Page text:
Dr. Priyanka Venugopal: What a different way of being with yourself Amjali. Like what a different way of like really engaging with all, and we all get to decide how we wanna engage with the members of the boardroom.

    When you're the CEO, you get to bring humor with any and every board member that comes your way. And it seems to work really well. 

    Anjali Kumar Kurani: It is a work in progress. 

    Dr. Priyanka Venugopal: It's a work in progress. Speaking of, you know, just, you know, I like, one of the things that we talked about when I invited to have you on, you said, oh, but I'm not all the way at my goal.

    Like you have all of these beautiful, amazing results that you've been creating, but I'm not at my goal. And what did I tell you? 

    Anjali Kumar Kurani: That you like stories in progress? That the journey is actually the destination and success is the during, like what I said is there, there are before and after pictures.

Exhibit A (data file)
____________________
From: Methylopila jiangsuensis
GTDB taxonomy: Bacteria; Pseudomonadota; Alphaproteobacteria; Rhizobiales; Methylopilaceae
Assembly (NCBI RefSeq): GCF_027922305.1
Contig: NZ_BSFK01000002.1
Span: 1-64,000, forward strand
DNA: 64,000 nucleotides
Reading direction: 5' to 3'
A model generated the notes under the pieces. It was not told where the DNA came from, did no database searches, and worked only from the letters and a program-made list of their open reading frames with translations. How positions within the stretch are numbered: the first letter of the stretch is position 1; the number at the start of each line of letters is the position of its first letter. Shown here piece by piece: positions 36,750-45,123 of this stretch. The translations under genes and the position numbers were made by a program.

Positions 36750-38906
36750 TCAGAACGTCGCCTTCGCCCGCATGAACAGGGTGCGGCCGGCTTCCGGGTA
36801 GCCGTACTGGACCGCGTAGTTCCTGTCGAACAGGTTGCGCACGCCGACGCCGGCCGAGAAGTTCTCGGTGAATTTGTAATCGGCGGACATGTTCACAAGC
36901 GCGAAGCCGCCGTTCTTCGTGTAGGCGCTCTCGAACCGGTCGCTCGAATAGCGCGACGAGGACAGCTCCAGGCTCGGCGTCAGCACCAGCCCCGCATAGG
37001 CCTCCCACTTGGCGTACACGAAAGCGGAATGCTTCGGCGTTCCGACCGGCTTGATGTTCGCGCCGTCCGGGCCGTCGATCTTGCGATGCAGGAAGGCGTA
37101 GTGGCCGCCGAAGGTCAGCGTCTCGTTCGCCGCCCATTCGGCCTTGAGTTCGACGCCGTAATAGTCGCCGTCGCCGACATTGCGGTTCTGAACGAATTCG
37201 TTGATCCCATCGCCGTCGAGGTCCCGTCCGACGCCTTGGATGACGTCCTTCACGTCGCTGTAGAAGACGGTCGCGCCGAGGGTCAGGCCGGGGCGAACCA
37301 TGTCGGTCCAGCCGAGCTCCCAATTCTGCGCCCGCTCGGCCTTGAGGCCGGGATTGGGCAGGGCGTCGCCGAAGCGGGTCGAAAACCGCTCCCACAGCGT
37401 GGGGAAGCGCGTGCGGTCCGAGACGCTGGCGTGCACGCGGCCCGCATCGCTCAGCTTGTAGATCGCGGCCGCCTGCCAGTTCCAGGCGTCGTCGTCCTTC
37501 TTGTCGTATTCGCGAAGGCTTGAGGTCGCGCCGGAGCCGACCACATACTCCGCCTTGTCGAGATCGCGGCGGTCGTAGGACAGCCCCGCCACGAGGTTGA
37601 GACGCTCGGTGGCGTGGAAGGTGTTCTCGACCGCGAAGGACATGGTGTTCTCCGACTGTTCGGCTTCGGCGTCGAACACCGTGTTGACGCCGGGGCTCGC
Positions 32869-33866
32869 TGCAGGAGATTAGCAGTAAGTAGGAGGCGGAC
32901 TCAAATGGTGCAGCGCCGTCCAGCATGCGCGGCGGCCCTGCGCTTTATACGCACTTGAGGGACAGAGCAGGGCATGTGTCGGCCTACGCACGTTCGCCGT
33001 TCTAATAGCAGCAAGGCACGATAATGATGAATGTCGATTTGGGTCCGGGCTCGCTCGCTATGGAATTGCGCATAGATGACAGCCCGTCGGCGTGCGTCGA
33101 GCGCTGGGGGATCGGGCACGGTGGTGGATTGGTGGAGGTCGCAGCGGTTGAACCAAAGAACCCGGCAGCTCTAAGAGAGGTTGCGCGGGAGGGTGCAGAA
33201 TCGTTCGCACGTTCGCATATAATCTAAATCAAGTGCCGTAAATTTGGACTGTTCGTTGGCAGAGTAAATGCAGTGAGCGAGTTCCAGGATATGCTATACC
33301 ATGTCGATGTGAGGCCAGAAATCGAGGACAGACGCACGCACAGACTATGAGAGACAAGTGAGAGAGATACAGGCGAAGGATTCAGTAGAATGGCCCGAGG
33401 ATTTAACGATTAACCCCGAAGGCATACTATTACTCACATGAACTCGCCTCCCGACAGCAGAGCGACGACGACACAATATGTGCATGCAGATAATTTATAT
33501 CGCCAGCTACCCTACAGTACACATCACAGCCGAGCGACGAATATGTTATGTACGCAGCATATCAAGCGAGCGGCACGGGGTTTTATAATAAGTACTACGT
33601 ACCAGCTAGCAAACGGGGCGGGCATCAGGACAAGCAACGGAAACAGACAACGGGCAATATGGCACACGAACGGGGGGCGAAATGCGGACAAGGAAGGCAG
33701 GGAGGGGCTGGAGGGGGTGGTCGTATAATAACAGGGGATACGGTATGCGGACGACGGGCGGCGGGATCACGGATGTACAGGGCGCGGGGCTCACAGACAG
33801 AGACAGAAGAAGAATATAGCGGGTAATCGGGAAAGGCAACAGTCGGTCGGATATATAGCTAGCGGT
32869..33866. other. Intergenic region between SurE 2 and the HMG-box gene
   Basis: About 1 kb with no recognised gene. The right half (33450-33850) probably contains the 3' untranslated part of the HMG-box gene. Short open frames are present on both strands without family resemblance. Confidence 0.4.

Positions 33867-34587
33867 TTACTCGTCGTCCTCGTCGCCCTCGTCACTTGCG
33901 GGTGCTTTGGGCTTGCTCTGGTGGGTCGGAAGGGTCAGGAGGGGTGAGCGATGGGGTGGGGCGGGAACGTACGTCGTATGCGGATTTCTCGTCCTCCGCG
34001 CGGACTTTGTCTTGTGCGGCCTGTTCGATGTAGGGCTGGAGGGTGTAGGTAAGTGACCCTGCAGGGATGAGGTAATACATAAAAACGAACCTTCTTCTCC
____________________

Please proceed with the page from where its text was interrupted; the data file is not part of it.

Priyanka. I'm a during picture. 

    Dr. Priyanka Venugopal: Yes. 

    Anjali Kumar Kurani: Like I'm not, I am not an an after phase. And you said that like during is success, like the process is the pinnacle. 

    Dr. Priyanka Venugopal: The success. And I want everyone hearing this to know that it makes sense that people want to share before and afters, like what is possible when you do the work.

    Of course. And I said, Anjali, we're gonna have you on again. When you, your goal, I'm putting it out and we're putting it on here. Listen, it's so official in the universe. When you're at goal, we're gonna have you back on the podcast. 

    Anjali Kumar Kurani: Brilliant. And it's inevitable. So I'll see you soon. 

    Dr. Priyanka Venugopal: It's just inevitable. Absolutely. Yeah. So what I really wanna share and the intention of this podcast in any and every story I tell, is that there is a beginning and there is the finish line of like you crossing that line, that goal that you have, crossing that beautiful line. But to have gotten there, I want to celebrate the story in between.